Still retains the atmosphere of the prosperous little seafaring village in which it was located Late 16th century New Castle packs four centuries of history into less than a square mile. It’s the smallest town in New Hampshire, its easternmost and the only one entirely on islands.
It’s also one of the most pleasant to explore, strolling through its narrow streets and past houses from the 16th and 17th centuries. Front doors often open directly onto the street, as there is often no space for a front yard.
Several historical “firsts” are centered on the fortifications at New Castle’s outermost point. Castle was the name of a fortress, in this case in reference to the ‘four Grete guns’ installed on new earthen ramparts in 1642 to defend Portsmouth Harbour. Even before a blockhouse was built there in 1666, four boats with a force of 40 men pursued the notorious pirate Dixie Bull and scared him off forever in the colony’s first naval engagement.
The fort grew in importance during the French and Indian Wars and when Portsmouth Harbor became a major shipbuilding port. In 1692 the British Crown sent guns and ammunition, and the position was renamed Fort William and Mary in honor of the monarchs. By protecting the port, the fort also kept the ships safe built in shipyards along the tidal waters of Portsmouth, Dover and Exeter.
Fort William and Mary continued to grow, as did the unrest in the colonies, which were heavily taxed to fund British efforts to hold Canada during the French and Indian Wars. By the end of 1774 the murmuring had risen to the point where the king banned the importation of gunpowder and military supplies into America – on December 13 Paul Revere rode into Portsmouth with the news that more British troops were on their way to reinforce the fort.
Portsmouth Patriots reacted quickly to free the ammunition stored there, and 400 of them stormed the fort the next day they could carry away in Gundalows. (It was hidden and later used at the Battle of Bunker Hill.) Although there had been other attacks on particularly troubled local authorities, this was the first armed attack on a British garrison, the first military engagement of the Revolution.
The name has been changed to Fort Constitution, doubling the height of the walls and adding the brick barracks that served during the Civil War. A larger granite block fortification was begun around the brick wall but never completed. The last military contingent left Fort Constitution in 1958, and in 1961 it was returned to the state as a historic site.
Also on Fort Point, Portsmouth Harbor Lighthouse was built in 1771 after Royal Governor John Wentworth told the Provincial Assembly, reluctant to spend the money, that “every future choking shriek of a drowning sailor on our shores will bitterly accuse the unfeeling recusant who is wasting his life in the cause of a pitiful.” to save an unblessed shilling. ” The 50-foot tall, clapboard-shingled lighthouse, lit by three copper oil lamps, was the first lighthouse in the American colonies north of Boston. In summer you can climb to the top on Sunday afternoons.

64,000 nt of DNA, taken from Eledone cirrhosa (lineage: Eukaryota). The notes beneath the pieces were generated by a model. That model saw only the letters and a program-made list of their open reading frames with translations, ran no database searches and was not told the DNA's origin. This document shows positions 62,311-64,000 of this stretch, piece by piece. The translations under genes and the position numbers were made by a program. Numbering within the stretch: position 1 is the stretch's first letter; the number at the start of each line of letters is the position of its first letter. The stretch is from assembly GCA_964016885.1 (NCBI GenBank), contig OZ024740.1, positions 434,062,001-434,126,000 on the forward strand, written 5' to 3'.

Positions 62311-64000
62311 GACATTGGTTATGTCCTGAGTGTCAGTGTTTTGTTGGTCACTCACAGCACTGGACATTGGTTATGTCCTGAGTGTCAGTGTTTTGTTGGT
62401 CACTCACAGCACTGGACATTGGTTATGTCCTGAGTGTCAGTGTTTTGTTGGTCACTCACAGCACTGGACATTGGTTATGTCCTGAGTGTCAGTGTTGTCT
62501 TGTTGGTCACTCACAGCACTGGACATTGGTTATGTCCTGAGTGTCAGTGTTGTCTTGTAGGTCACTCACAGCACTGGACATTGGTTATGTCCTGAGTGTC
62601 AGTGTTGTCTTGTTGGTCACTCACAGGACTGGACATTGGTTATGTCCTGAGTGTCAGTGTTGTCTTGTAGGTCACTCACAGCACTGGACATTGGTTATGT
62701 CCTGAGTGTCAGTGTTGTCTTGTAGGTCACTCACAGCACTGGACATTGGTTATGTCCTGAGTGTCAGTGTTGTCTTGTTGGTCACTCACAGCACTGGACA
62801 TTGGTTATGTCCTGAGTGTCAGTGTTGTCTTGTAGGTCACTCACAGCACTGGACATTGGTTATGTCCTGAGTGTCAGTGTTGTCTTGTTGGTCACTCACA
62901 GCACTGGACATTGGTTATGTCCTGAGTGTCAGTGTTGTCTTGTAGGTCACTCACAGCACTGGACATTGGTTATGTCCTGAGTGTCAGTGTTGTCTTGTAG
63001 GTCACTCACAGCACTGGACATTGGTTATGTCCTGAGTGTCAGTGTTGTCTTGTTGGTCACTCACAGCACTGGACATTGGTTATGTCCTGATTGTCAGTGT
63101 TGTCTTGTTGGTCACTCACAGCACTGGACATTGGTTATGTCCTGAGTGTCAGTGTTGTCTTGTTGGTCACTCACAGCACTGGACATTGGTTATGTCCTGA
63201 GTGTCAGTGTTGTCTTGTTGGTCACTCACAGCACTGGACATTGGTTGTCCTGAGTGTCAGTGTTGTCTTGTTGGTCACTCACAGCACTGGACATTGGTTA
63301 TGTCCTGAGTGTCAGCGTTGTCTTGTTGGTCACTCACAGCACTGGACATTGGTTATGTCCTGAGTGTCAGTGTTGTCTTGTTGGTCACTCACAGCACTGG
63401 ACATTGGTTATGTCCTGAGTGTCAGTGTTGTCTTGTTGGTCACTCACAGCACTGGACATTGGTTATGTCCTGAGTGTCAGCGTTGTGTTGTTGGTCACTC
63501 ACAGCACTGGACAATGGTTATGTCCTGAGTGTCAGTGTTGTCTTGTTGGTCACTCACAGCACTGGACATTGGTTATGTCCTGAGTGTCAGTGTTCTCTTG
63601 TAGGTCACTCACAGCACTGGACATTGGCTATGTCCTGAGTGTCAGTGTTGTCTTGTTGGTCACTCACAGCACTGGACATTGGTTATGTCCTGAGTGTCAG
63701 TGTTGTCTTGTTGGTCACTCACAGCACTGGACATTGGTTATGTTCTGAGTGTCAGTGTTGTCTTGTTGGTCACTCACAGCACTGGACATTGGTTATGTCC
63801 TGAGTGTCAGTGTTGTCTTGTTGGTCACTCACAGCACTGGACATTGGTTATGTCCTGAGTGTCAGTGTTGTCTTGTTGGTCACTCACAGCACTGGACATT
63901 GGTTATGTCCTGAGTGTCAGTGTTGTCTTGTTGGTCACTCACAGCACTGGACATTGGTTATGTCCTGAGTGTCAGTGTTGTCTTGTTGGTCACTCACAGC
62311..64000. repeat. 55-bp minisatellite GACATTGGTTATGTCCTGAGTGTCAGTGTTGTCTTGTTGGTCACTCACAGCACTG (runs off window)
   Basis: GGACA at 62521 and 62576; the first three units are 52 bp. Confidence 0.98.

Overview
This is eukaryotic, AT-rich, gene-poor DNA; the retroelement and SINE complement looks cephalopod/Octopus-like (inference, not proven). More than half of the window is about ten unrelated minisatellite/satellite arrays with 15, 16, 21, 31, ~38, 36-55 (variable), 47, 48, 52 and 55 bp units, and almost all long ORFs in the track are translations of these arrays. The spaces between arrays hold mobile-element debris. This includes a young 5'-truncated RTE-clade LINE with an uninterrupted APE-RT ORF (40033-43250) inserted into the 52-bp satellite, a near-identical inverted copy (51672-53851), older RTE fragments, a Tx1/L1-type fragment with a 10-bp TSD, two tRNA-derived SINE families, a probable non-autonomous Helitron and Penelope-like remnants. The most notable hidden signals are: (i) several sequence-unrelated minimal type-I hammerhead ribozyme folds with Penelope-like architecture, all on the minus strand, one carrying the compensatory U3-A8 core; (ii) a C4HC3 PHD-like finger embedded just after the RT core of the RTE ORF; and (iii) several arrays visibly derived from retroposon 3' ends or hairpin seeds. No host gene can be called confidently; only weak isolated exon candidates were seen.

Fort Constitution was one of three at New Castle and one of seven built to protect Portsmouth Harbor and the Naval Dockyard. At the end of Wild Rose Lane is the deserted one Fort Stark, the site of earthworks during the Revolution and War of 1812 and later a stone fortress before the present batteries were built in the early 20th century. The magazines used in both world wars now stand empty, and grass is growing out of the cracked cement – gun emplacements have begun to slide down the crumbling cliff.
The third, Camp Langdon, began in 1909 and was used as an anti-aircraft battery in World War I and as the main garrison area for the four local forts in World War II. In 1963 it became a city park known as Big common island. The military-built jetty is now part of the park, which has a picnic area and sandy beach.
We learned more about the history of the island New Palace Historical Society, a former church that also served as the town library. On display are pottery, bottles and other artefacts recovered from the wrecks of a schooner and the HMS Astraea sinking into the Piscataqua Flow. A painted theater curtain covering the entire back wall depicts the gates of Fort Constitution.
Looking at part of a millstone in the museum courtyard, we discovered that some of the waters we had kayaked around New Castle were once part of two tidemill ponds. The 8- to 12-foot tides made the ponds ideal for tide mills, operated by swing gates that were opened by the incoming tide and closed by the outflow. The collected water, which was slowly released through a sluice and over a water wheel, powered the mill. The millstone fragment was delivered to the court of the Historical Society by an exceptionally high tide.
A kayak is a great way to explore these millponds, the smaller islands in the Piscataqua that make up New Castle, and the tidal estuary of Sagamore Creek. One of the mill ponds is directly across from Route 1B Wentworth by the sea. This hotel opens another chapter in the history of New Castle and America.
Portsmouth brewing magnate Frank Jones bought a small hotel in New Castle in the late 1800s and expanded it into Wentworth by the Sea, one of New England’s premier seaside resorts of the grand hotel era. In 1906, not long after the owner’s death, Judge Calvin Page, who administered the Jones estate, was approached by President Theodore Roosevelt’s associates. They are looking for a place to accommodate the delegate to peace talks to end the RussoJapanese War.
Judge Page offered the hotel free of charge to all delegates. The meetings would be held at Portsmouth Naval Shipyard and delegates could be transported directly between the two by barge. It was a win-winwin: The peace treaty has been signed, news News coverage made the hotel world famous and the President received the Nobel Peace Prize.